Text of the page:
The non-standard subtypes of uterine mesenchymal tumors such as the epithelioid and myxoid types have been classified in a different manner using these features; therefore, a diagnostic method needs to be established that can identify non-standard smooth muscle differentiation [5, 6]. Pathological studies have been performed to demonstrate the validity and reliability of LMP2/β1i as a diagnostic biomarker when combined with other candidate molecules, such as cyclin E and calponin h1, which reportedly function as anti-oncogenic factors in human Ut-LMS. Pathological examinations revealed that the ability to induce the expression of LMP2/β1i and calponin h1 was markedly lower in human Ut-LMS tissues than in uterine LMA or a normal myometrium located in the same section, and the expression of cyclin E was markedly high in human Ut-LMS tissues only [13-16]. The histological findings of skeletal muscle and rectum lesions were consistent with metastatic Ut-LMS [13, 14]. Western blotting and RT-PCR experiments revealed that LMP2/β1i was expressed in a normal myometrium, but not in human Ut-LMS, and both findings strongly supported the pathological results [13, 14, 16, 17]. Although we previously demonstrated that the abnormal expression of the ovarian steroid receptors, Tp53, ki-67 and mutations in Tp53 were frequently associated with Ut-LMS, the defective expression of LMP2/β1i and calponin h1 appeared to be more characteristic of human Ut-LMS than these factors [14, 15, 18-20] (Fig. 1).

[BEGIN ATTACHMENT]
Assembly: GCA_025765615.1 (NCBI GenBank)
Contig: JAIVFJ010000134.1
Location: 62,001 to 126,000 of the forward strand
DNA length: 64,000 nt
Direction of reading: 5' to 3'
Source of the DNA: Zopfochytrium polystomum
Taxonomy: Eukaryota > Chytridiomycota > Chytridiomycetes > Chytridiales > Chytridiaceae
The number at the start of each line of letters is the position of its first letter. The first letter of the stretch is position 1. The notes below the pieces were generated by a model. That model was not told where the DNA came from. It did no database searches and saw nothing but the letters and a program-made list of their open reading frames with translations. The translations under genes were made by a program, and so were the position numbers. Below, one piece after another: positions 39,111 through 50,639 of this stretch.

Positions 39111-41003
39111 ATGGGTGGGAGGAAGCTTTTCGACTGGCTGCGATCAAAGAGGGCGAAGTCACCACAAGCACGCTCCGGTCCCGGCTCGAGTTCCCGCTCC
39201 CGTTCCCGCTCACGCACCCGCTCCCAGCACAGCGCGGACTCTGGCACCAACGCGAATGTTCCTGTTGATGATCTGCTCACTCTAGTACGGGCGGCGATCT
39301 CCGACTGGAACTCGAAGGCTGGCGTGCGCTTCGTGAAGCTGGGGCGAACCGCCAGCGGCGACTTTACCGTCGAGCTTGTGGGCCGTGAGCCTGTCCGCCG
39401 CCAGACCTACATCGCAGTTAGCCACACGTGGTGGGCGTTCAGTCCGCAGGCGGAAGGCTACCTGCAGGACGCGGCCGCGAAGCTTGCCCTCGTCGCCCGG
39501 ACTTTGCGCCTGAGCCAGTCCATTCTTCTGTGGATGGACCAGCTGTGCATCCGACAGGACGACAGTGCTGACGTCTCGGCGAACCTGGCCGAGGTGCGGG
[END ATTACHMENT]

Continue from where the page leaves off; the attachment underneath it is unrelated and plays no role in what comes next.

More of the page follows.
Figure 1.
Click for large image
Figure 1. Summary of IHC experiments for p53, LMP2, cyclin B, calponin h1 and ki-67 expression levels in leiomyoma (LMA) and leiomyosarcoma (LMS). IHC experiments were performed using seven LMA tissue samples and 23 LMS tissue samples obtained from patients with LMA and/or LMS. Data were quantified using WinROOF Ver.6.3.0 software (Mitani Co., Ltd, Fukui, Japan). P vales were generated using a t-test. Data are representative of three experiments. +++: diffuse-positive (homogeneous distribution with more than 90% of cells stained), -: negative (no stained cells).